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Video by Kathryn STAPLEY


Latest update : 2010-09-18

Anti-terror officers in London have arrested six men suspected of preparing an attack during the pope's visit to Britain. The pontiff on Thursday addressed dignitaries including former prime ministers Tony Blair and Gordon Brown at Westminster Hall.

REUTERS - Anti-terrorism police, on high alert during a visit by Pope Benedict to the British capital, arrested six men on Friday on suspicion of preparing an attack.

Police moved quickly to make the pre-dawn arrests of five men who worked as street cleaners in the area in central London near parliament where the pontiff later spoke.
A sixth suspect was arrested about eight hours later but it was not clear if he worked for the same cleaning company contracted by the Westminster area of London.

Police, who searched eight homes and two businesses in the London, reviewed security arrangements after the arrests but decided they remained "appropriate".

The BBC reported that the men had posed "a possible threat to the pope" but police refused to confirm or deny that. The Vatican said the trip would go ahead as planned and that the pope was calm.
The pope visited the parliament area on Friday, where he met with the Archbishop of Canterbury and addressed British leaders.
Hundreds of protesters along the route called him the "anti-Christ" and shouted "shame" as they held up pictures of children who were sexually abused by priests in a scandal that has rocked the Roman Catholic Church worldwide.
Similar protests were held at a Catholic university the pope visited on Friday morning.
The six unnamed men, aged between 26 and 50, were arrested on "suspicion of the commission, preparation or instigation of acts of terrorism," according to police statements.
Heavy security
The pope has been heavily protected during his four-day visit to Britain, travelling in a custom-built bulletproof car surrounded by security officials.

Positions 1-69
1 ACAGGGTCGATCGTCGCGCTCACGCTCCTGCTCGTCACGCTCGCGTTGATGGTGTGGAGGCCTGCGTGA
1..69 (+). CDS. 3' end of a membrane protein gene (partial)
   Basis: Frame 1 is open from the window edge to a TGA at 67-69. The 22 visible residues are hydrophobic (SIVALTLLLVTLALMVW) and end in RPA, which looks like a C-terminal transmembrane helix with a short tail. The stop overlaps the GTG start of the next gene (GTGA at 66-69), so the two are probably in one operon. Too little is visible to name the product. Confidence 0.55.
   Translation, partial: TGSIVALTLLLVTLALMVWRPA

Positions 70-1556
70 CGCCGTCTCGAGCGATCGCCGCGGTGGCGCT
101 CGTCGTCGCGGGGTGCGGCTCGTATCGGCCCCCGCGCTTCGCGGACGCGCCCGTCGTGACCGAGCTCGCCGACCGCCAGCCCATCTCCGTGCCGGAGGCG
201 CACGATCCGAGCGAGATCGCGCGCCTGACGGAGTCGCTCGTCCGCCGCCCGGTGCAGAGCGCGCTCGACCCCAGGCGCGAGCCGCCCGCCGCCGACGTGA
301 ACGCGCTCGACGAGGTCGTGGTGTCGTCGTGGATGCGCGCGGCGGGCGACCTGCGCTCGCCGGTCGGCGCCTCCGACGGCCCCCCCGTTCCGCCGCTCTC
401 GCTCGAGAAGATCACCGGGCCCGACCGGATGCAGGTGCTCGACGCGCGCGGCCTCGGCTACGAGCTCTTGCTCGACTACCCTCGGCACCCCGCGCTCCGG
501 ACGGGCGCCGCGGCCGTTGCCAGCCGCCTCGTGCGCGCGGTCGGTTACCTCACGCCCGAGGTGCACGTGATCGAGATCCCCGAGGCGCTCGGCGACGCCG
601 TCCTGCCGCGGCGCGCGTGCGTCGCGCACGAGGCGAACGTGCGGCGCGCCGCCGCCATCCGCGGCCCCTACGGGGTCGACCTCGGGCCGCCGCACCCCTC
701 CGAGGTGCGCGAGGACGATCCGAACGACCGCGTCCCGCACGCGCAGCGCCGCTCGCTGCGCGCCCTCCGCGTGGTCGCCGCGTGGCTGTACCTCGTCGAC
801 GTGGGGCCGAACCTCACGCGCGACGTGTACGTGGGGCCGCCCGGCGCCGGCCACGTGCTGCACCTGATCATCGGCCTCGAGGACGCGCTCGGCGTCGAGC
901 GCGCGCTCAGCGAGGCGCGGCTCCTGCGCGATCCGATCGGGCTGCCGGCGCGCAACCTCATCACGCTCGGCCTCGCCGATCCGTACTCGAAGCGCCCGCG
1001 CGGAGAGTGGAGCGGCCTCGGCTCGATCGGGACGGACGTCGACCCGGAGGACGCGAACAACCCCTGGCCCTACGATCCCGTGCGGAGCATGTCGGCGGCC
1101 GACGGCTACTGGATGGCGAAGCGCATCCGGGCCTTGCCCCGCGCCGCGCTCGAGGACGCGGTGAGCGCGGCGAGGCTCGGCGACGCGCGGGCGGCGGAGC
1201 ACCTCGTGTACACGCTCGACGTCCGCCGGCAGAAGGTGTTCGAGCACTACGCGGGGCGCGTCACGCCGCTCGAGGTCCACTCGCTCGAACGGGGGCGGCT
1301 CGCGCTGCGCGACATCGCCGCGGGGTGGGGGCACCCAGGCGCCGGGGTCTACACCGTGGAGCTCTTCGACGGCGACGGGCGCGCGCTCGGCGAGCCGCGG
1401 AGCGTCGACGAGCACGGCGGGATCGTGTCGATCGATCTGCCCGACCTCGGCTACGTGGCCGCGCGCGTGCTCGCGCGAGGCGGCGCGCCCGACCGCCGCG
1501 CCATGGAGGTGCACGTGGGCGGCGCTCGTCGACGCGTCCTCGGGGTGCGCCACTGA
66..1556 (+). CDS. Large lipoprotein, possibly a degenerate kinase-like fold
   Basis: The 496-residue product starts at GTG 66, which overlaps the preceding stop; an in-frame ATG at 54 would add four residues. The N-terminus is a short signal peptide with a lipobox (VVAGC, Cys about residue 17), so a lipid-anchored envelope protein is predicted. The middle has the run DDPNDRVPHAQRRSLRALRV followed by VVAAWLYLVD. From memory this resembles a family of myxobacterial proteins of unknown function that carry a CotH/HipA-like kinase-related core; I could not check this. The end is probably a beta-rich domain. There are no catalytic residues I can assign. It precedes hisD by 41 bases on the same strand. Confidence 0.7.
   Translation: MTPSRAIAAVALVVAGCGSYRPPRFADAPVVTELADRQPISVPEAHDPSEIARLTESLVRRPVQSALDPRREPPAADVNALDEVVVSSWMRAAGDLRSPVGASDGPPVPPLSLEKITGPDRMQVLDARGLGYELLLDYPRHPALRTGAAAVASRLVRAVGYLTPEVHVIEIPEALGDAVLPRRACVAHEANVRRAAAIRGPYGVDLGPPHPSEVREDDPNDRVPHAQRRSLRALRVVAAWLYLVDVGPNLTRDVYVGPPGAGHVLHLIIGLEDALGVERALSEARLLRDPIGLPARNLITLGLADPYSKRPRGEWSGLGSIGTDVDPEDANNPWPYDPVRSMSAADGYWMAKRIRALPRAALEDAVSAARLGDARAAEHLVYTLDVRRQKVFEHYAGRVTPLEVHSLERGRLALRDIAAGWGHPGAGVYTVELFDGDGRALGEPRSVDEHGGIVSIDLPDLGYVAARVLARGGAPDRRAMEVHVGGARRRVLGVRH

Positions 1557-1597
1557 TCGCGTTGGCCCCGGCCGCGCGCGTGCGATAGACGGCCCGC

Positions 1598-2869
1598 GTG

Benedict has not been the target of any serious attacks but his predecessor was almost killed in an assassination attempt in 1981 and was the subject of several other attacks.
When the pope travels outside the Vatican he is protected by the host country's police forces plus a small contingent of about a dozen Vatican security men.
The last terrorist attack in Britain was in July 2005, when four young British Islamists killed 52 people and wounded hundreds by setting off suicide bombs on three underground trains and a bus.
"We are totally confident in police and there are no plans to change the programme," said Father Federico Lombardi. He said the pope was calm and looking forward to the rest of the visit.
Several hundred protesters shouted slogans against the pope as he entered Lambeth Palace for talks with Archbishop of Canterbury Rowan Williams, spiritual head of the 80 million strong worldwide Anglican communion.
Williams and the pope, whose Churches split in 1534 and are now divided over issues such as women priests and gay bishops, both spoke of the importance of faith in society and agreed that Christianity should not be seen as a threat to freedom.
Later the pope told British leaders, including four former prime ministers, that religion had to be a "vital contributor" to national debate on a host of issues.
During the trip, the pope has asked Britons to beware of what he has called "aggressive secularism" that seeks to marginalise the views of believers.
On Thursday, the pope told reporters aboard the plane from Rome that he was shocked by what he called a "perversion" of the priesthood and acknowledged that the Church had not been sufficiently vigilant and decisive in dealing with the scandal.

Date created : 2010-09-17

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